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Posts Tagged ‘edna wright’

The “Want Ads” factor: For a good time this weekend, celebrate your soul not your superficiality

July 31st, 2012 Comments off

Before I chat about one of the greatest good times you can have in SF this weekend, let me point out one of the big fails in gay men’s general efforts to have a good time these days. Let’s call it the “Want Ads” factor, in honor of the 1971 #1 hit by the rollicking R&B trio, Edna Wright & The Honey Cone, which also scored big with the similarly sassy, sing-along worthy singles “Stick Up,” One Monkey Don’t Stop No Show” and “Girls, It Ain’t Easy.”

The “Want Ads” factor works like this: You post an ad featuring a flattering photograph taken of yourself, oh 5, 10, 20 (?!?) years ago and are shocked—shocked!—when your OKCupid date or Grindr hook-up is disgruntled upon meeting today’s version of you. Gentlemen, what’s disgruntling is not just that we look different—or, if you insist,”worse”—these days; it’s that:

  • We’re bait-and-switching
  • We’re suggesting that we don’t like ourselves as we are (So why should anyone else?)
  • We’re mutually disrespecting the value of each others’ personalities, life experiences, and talents as we bow to the altar of superficial aesthetics

As an (admittedly tangential) example, let’s look at the photo that the Rrazz Room has been using to promote Edna Wright & the Honey Cone’s shows this Friday and Saturday night (top), followed by a photo of Edna as she actually appeared last year (bottom):

Edna Wright (center), circa ???

 

Edna today. Smiling, seasoned, and ready to rock you.

As far as a good time goes, yeah, in her ingenue days, Edna Wright may have been sleek and polished.  But admit it, today’s Edna looks like waaaaay more fun.

And let me tell you—it’s the truth. Now in her mid-60s, the sparkplug sister of Darlene Love puts on a fierce, fabulous show. She’s Tina Turner without the Euro-pretensions. Along with her own hits—originally released on Hot Wax records by Holland-Dozier-Holland after the superstar songwriting/production trio left Motown—Wright plays some classic R&B covers, flirts madly with the audience, and generally has everyone in the crowd on their feet, letting their hair down (if they haven’t lost it all yet), clapping, and shaking their maybe-not-so-tight-anymore tuchuses.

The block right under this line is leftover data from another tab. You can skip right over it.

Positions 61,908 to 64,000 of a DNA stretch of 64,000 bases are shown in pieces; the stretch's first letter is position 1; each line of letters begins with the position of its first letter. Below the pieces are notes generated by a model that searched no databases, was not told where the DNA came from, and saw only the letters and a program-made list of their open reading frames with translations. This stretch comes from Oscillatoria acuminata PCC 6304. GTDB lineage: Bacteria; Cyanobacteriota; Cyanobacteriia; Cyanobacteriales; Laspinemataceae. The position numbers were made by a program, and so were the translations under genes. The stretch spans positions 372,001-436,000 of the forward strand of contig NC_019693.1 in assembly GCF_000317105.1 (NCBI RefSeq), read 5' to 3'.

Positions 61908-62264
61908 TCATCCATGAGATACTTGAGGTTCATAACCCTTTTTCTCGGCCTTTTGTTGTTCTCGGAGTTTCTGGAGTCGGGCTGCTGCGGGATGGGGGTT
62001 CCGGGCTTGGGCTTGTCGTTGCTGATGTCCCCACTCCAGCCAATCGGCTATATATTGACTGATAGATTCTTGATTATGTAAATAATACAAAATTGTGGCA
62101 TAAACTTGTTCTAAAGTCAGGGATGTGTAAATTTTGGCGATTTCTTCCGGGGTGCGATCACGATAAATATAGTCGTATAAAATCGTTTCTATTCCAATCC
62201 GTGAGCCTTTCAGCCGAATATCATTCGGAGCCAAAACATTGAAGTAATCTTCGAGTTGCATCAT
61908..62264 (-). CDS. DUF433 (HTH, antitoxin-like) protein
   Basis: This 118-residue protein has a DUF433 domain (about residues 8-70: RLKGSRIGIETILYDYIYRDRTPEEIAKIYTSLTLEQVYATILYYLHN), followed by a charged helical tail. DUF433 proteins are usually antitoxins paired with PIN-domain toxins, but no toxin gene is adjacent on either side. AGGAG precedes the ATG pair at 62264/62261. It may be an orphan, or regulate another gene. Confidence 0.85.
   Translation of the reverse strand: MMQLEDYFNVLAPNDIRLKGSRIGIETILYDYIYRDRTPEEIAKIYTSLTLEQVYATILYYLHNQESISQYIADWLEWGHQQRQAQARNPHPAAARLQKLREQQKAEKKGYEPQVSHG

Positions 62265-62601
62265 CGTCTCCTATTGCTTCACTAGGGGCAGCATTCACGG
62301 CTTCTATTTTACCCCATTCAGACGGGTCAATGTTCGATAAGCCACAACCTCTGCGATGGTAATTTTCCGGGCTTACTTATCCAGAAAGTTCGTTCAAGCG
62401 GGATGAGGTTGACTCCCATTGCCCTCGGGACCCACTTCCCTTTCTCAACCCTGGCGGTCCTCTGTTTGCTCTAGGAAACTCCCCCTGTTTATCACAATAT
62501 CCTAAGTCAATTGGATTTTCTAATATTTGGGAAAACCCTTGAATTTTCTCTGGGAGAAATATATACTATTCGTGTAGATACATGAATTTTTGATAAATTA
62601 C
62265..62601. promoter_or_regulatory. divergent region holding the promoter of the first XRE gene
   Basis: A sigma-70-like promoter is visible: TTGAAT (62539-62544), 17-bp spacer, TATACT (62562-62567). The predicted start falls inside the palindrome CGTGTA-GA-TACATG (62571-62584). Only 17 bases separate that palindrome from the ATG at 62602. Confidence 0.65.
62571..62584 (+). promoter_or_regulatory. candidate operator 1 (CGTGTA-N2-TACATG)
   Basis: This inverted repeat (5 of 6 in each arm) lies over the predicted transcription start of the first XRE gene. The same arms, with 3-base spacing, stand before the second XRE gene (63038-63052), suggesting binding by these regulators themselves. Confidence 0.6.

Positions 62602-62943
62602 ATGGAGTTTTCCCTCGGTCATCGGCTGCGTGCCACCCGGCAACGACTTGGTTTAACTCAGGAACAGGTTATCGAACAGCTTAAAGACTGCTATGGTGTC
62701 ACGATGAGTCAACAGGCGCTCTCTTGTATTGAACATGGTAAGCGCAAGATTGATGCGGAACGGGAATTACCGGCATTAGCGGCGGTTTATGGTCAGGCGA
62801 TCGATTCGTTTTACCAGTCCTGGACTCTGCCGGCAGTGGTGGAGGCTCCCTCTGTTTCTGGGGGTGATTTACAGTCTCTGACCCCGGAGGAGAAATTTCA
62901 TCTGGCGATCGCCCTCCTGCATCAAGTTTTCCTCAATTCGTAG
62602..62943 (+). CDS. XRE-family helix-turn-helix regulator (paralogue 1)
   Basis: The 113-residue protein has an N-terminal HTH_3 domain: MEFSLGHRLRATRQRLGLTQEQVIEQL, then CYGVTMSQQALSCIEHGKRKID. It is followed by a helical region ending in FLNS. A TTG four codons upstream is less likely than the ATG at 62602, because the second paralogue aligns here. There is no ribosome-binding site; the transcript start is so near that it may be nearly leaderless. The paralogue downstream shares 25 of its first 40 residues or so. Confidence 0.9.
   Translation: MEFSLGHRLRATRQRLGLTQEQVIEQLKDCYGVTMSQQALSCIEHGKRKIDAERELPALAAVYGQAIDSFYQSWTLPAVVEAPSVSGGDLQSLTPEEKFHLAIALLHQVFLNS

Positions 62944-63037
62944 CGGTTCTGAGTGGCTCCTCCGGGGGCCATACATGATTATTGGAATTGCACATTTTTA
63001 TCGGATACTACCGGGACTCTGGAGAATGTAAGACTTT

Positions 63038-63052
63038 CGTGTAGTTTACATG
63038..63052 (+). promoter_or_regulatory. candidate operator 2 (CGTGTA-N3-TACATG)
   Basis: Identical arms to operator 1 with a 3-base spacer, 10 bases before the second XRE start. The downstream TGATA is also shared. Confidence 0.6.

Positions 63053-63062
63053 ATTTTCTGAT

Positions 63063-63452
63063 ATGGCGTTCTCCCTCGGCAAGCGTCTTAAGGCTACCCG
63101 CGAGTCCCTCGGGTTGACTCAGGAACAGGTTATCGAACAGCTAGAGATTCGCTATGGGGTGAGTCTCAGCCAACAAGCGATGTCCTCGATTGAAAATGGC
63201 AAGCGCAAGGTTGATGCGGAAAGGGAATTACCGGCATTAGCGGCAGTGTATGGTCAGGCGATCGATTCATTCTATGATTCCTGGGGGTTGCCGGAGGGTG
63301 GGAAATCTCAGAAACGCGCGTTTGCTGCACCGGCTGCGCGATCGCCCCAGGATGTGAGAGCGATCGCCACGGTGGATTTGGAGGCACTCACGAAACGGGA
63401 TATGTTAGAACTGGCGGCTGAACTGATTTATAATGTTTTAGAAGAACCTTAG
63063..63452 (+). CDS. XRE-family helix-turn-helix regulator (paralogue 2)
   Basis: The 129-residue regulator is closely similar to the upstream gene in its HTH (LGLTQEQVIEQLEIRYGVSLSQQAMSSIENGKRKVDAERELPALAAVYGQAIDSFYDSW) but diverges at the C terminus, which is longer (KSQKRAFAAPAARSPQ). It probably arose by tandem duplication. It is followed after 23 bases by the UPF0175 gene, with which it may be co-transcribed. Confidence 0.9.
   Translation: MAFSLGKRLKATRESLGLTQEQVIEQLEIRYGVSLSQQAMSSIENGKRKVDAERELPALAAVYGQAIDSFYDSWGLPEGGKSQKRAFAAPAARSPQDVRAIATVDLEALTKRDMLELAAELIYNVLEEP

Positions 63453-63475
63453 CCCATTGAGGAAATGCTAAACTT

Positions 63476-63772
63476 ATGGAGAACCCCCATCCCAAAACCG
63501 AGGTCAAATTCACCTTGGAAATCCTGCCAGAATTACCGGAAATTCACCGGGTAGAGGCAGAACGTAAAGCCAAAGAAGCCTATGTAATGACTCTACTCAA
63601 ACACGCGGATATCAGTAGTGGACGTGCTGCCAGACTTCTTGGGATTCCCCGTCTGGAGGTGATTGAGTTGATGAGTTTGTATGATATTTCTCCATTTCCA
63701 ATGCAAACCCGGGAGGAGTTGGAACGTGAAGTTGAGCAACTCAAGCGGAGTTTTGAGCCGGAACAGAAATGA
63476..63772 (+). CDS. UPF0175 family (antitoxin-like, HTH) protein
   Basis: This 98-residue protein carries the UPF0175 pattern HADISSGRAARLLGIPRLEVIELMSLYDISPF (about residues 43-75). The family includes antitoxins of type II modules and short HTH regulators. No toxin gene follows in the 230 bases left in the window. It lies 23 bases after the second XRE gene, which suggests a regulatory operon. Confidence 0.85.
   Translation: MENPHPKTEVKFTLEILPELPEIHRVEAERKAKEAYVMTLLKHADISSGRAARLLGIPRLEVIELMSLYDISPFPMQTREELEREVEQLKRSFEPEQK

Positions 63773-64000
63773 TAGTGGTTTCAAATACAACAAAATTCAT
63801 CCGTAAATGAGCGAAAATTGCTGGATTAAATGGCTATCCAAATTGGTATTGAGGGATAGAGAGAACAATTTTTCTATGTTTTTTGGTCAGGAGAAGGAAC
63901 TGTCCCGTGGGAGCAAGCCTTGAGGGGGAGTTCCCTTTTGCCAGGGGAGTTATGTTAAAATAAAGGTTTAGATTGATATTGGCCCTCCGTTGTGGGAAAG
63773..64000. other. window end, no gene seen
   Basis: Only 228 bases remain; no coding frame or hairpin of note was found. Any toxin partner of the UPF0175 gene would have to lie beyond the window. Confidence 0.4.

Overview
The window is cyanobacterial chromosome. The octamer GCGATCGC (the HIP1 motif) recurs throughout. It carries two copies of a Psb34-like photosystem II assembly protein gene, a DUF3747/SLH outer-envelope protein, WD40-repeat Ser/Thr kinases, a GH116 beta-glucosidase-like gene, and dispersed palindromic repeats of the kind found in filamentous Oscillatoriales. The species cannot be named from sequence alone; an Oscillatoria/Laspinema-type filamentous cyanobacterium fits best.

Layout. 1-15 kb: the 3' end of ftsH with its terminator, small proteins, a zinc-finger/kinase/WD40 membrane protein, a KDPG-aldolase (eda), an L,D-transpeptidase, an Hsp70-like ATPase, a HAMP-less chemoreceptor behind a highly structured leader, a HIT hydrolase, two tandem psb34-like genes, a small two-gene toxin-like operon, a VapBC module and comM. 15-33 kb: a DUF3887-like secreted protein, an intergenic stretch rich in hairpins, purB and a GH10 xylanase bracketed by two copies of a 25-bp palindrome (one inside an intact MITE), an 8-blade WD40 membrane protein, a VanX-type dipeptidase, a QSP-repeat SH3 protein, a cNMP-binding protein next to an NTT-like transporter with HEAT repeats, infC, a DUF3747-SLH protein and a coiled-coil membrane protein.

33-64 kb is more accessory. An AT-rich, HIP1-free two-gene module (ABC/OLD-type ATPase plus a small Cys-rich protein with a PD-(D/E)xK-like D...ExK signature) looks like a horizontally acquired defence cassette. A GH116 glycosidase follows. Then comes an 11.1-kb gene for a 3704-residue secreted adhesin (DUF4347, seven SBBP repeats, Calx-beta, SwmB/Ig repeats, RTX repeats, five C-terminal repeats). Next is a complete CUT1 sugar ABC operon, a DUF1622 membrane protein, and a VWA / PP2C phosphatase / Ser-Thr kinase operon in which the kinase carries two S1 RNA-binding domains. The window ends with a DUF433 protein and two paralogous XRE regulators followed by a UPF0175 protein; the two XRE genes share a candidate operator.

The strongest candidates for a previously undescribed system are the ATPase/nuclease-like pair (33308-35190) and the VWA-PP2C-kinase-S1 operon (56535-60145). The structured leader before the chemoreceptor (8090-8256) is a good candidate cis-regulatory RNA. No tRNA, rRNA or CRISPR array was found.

When you get together with fellow grown-ups for an evening of live music like this, it reminds you that there’s much to celebrate in getting older, wiser, and more experienced. Embrace yourselves and boogie!

Want Ads video, after the jump

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The (4-year-) old Rrazzle Dazzle: San Francisco’s intimate nightclub, The Rrazz Room, celebrates another year

March 26th, 2012 Comments off

Rrazz Room impresarios Rory Paull and Robert Kotonly flank diva CeCe Peniston (Photo: Pat Johnson)

Last Wednesday night, a most eclectic constellation twinkled in the San Francisco night.  The Rrazz Room at the Hotel Nikko, perhaps the United States’ most adventurously booked boîte, celebrated its 4th anniversary with a benefit for St. Jude’s Hospital for Children. The evening’s “Whoa, how the heck are these acts gonna share a stage?” kind of lineup proved utterly successful. It reflected the wide-ranging tastes of Rrazz owner-impresarios Robert Kotonly and Rory Paull, long loathe to have their club perceived as a ‘cabaret’ with all the attendant stereotypes of dowager princesses downing too many expensive martinis to the songbook standards of their faded youth.

While the Rrazz’s quirkily curated booking calendar always incorporates some of same great interpreters of song who ply their trade at Manhattan’s Carlyle, Feinstein’s, and the late-lamented Algonquin Oak Room (Tyne Daly, Betty Buckley and Amanda McBroom have all played the intimate 186 seat room over the past couple seasons), Kotonly and Paull cast a much wider net. Well-regarded soul, R&B, gospel, comedy, jazz, burlesque and drag acts are a regular part of the offerings, as are some of the Bay Area’s best local talent—fortunate to have the chance to perform in such a jewel box of a venue.

Natalie Douglas, a sublime interpreter of song (Photo: Pat Johnson)

And so, last Thursday’s highlights swung like a drunken metronome from Edna Wright—spark plug sister of Darlene Love—belting “Want Ads,” a 1970 hit with her group, The Honey Cone; to local percussion legend Pete Escovedo and his sons pounding out a volcanic set of Latin jazz; to CeCe Peniston riling up the crowd with her dance club classic “Finally”; to a revelatory rendition of “The First Time Ever I Saw Your Face” by Natalie Douglas, who deserves to be a household name.

More on the anniversary gala, and Rrazz room April highlights after the jump 

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